‘Paradise: Love’ Review


Paradise: Love is the first film in an ambitious trilogy by Austrian director Ulrich Seidl. Originally conceived as a three part anthology film, Seidl found himself, after a couple of years of filming and editing, with simply too much material to turn into a single feature, so instead opted to release each part as a separate film. Paradise: Love runs to around two hours, and doesn’t feel stretched or overindulgent. If the other two parts (Faith and Hope) are of a similar length and quality, he appears to have certainly made the correct decision. Even more seasoned film fans are likely to find the prospect of a six-hour anthology film a little off-putting.

Teresa is an overweight, 50-year old Austrian woman. Tired of her job working with mentally challenged people, and dealing with her daughter, a typical moody teenager, she heads to a resort in Kenya with a friend to try out sex tourism. It doesn’t take long for her to find a willing partner, but unlike her
more experienced friend, she finds it an uncomfortable proposition, lacking any confidence in her appearance. Really, she’s after more than just sex with a young Kenyan man, as the title implies.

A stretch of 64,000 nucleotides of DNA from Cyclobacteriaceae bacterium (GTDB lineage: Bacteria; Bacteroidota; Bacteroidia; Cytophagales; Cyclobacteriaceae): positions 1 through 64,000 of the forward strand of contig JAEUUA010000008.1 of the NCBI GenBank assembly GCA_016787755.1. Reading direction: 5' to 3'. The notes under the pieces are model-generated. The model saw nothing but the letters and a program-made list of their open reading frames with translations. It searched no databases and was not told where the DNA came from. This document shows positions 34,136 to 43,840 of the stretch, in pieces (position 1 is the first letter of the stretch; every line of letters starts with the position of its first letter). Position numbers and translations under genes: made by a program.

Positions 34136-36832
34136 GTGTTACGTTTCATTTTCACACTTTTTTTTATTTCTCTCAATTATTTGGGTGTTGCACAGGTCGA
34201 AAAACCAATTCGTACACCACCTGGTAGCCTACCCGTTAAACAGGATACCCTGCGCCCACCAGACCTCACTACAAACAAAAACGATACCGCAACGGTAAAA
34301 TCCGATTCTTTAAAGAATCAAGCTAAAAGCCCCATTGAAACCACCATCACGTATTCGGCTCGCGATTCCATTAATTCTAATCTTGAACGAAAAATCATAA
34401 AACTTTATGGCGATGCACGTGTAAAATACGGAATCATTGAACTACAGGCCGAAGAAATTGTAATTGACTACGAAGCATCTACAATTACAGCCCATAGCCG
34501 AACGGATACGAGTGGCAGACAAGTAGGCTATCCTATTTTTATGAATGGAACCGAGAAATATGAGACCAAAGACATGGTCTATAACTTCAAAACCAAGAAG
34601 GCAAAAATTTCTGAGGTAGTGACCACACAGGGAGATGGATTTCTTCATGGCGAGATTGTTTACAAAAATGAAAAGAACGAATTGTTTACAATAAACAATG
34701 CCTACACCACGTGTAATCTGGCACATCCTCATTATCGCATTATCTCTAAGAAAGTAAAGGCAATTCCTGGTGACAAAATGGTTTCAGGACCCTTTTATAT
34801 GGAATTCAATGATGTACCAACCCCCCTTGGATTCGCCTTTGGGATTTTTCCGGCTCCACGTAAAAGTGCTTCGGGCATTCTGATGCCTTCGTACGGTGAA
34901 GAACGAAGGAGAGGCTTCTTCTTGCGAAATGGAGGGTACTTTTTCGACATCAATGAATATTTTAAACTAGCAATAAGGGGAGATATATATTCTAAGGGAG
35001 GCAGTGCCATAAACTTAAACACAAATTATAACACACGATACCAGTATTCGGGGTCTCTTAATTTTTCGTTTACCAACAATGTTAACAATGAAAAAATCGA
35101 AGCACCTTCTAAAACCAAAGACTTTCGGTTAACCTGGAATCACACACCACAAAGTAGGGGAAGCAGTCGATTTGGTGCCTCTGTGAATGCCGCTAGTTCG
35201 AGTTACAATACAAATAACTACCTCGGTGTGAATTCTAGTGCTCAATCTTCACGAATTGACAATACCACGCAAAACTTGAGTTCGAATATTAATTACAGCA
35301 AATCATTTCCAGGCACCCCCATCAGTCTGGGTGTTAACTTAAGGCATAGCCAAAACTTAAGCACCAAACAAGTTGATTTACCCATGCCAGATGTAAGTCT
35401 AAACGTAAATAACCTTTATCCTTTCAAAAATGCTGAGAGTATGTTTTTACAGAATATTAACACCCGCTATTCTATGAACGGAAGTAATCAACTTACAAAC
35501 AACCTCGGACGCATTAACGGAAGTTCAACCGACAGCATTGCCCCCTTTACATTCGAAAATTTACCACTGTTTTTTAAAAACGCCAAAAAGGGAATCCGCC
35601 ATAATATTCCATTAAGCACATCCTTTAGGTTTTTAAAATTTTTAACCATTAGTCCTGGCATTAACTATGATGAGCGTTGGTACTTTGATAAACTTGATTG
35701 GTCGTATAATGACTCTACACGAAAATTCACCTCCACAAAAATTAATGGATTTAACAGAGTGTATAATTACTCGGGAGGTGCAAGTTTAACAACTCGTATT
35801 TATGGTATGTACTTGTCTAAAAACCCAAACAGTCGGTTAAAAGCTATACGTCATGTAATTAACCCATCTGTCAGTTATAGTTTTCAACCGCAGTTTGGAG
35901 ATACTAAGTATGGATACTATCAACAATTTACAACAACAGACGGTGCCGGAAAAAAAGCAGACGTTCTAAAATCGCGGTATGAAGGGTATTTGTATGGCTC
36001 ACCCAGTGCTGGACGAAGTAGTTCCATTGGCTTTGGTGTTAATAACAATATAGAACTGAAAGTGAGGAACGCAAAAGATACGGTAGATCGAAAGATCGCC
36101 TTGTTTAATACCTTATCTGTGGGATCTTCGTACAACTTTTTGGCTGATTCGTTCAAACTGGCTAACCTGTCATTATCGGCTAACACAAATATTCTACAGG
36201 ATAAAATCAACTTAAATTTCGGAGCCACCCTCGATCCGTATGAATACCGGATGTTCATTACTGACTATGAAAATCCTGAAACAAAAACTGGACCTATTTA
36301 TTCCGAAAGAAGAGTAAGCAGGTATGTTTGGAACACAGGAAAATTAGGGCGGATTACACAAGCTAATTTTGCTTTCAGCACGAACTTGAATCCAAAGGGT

The film is shot on location in a stark, realistic style, eschewing any camera trickery or external music. Rather than relying on static shots though, Seidl frequently follows Teresa from behind with a moving camera, giving a slight air of voyeurism to the film, though the frank sex scenes deliberately lack any eroticism. The atypical gender roles in Paradise: Love don’t necessarily add up to anything more profound on the subject, but remove an element of queasiness that would surely come with a story about male sex tourists.

Seidl doesn’t appear to be taking sides with his portrayal of this sex industry either, leaving it ambiguous as to exactly who is exploiting who. The women treat the men like objects, and openly mock them when they can’t understand German. On the other hand the men pester the women for custom everywhere they go, and are essentially, if indirectly, attempting to prostitute themselves to gain later financial rewards. It could be easy to see the women in a very negative light, particularly during a very uncomfortable, climactic hotel room-set scene. However, as Teresa, actress Margarethe Tiesel communicates a humanity and longing that’s impossible to ignore, and Seidl gains an amount of sympathy for the women by keeping them all rather pitiful.

Paradise: Love offers a sun-drenched yet bleak look at the search for love in later life; the other two films in the trilogy reportedly focus on different women from the same family as Teresa following different pursuits, on the strength of this first entry, I’ll be sure to seek them out.


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